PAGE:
Communication is a fundamental skill for playing, learning and building relationships. Our therapists have been trained in various evidence-based treatment techniques to help children develop or regain functional and meaningful communication skills for life.

Language

3 Months

  • Briefly gazes at people.
  • Quiets when picked up.

By 6 Months

  • Babbles for attention.
  • Turns and looks in direction of sound.
  • Makes many different sounds.

By 8 Months

  • Responds to name.
  • Produces 4 or more different sounds.
  • Listens to own vocalizations.
  • Tries to imitate sounds.

By 12 Months

  • Using 2-6 words other than Mama and Dada.
  • Imitates familiar words.
  • Understands simple instructions.
  • Recognizes word/object relations.

By 15 Months

  • Word usuage is increasing.
  • Asks for “more”.
  • Waves bye-bye.
  • Begining to point to pictures

By 18 Months

  • Uses 10-20 words, including names.
  • Points to toes, eyes and nose.
  • Imitates words and sounds more precisely.

By 2 Years

  • Has about a 300-word vocabulary.
  • Listens for the meaning of words.
  • 2-3 word sentence length
  • Asks what and where questions.
  • Asks for drink, toilet or food.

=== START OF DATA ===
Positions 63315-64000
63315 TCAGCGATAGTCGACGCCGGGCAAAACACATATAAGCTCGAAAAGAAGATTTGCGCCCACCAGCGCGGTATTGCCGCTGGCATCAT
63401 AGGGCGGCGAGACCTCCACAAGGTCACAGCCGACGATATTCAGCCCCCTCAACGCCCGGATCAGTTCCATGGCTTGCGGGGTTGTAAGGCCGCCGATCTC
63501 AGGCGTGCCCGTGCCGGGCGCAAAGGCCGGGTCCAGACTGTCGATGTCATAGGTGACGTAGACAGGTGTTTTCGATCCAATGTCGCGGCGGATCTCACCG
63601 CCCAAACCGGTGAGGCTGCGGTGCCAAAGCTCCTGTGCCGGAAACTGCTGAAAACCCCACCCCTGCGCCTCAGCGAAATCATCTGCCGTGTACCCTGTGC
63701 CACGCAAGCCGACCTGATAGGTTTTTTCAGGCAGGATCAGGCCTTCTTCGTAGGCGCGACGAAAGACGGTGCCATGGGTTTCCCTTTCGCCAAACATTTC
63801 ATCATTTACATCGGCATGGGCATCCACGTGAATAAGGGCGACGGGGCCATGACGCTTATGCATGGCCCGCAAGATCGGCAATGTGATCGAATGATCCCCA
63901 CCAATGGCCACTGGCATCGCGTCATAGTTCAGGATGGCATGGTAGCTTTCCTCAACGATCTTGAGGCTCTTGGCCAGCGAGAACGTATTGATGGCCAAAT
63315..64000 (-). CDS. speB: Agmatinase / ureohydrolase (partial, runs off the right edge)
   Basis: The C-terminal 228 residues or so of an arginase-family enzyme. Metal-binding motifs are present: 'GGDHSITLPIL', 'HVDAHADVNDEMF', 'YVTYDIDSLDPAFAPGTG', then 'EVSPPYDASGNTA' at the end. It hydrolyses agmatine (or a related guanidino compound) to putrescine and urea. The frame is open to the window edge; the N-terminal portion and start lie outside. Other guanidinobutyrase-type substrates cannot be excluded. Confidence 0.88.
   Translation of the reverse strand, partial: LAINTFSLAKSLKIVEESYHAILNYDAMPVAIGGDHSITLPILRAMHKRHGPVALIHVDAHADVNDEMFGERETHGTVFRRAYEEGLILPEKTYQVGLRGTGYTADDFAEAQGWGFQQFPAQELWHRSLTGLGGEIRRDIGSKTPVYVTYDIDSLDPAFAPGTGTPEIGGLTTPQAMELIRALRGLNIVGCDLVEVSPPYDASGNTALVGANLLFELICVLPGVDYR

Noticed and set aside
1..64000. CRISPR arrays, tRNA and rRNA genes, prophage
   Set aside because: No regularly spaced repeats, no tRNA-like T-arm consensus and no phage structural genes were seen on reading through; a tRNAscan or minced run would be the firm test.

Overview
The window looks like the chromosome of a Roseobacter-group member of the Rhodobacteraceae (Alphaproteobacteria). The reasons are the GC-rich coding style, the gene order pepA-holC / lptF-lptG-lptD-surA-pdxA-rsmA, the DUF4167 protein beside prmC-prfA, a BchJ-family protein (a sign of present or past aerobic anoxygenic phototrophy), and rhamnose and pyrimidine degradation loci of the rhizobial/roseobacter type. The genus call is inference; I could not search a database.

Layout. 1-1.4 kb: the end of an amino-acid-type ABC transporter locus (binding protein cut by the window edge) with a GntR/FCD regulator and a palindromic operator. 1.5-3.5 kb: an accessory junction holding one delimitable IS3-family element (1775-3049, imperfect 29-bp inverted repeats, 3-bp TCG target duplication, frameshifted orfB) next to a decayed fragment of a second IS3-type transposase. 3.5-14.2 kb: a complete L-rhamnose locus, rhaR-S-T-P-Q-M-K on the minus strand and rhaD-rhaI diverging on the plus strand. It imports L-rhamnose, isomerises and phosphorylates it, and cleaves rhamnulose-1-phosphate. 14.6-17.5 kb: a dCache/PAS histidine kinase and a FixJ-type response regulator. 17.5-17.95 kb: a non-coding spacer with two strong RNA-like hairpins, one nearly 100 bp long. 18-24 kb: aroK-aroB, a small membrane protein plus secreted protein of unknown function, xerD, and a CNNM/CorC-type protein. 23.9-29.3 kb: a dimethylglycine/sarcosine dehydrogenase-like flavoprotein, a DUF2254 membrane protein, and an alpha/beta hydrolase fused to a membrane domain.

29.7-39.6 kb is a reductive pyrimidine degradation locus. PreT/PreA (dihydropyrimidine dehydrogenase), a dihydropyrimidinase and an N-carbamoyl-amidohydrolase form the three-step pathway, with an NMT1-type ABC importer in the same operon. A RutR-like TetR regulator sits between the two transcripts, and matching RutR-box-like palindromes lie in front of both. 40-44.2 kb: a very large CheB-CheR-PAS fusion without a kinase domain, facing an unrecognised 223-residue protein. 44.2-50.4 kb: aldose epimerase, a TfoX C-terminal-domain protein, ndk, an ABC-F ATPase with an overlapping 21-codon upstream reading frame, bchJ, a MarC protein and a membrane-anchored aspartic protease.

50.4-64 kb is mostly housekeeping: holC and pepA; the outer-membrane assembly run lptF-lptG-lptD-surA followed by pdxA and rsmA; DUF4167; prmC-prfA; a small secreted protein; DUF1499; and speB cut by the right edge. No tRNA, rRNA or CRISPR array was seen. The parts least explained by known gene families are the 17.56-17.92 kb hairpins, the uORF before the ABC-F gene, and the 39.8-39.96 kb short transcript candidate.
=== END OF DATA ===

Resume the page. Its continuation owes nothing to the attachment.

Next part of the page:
By 2.5 Years

  • Has a 450 word vocbulary.
  • Gives first name.
  • Uses past tense.
  • Likes to hear the same story repeated.
  • Talks to children and adults.
  • Can name common pictures and things.

By 3 Years

  • Has a 1000 word vocabulary.
  • Uses 3-4 word sentences.
  • Can relay or tell a story or idea.
  • Can stay on task for 8-9 minutes.

By 4 Years

  • Uses 4-5 word sentences.
  • Asks “who” and “why” questions.
  • Identifies some colors and shapes.
  • Stays on task for 11-12 minutes.

By 5 Years

  • Uses 5-6 word sentences.
  • Knows full name and address.
  • Uses all speech sounds correctly.
  • Asks questions to get information.
  • Uses all types of sentences.
  • Understands spatial relationships.

By 6 Years

  • Has correct articulation for speech sounds.
  • Uses adult grammar in conversation.
  • Beginning to read simple words.
  • Names days of the week in order and counts to 30.
  • Ask a lot of “why”, “what,” and “how” questions.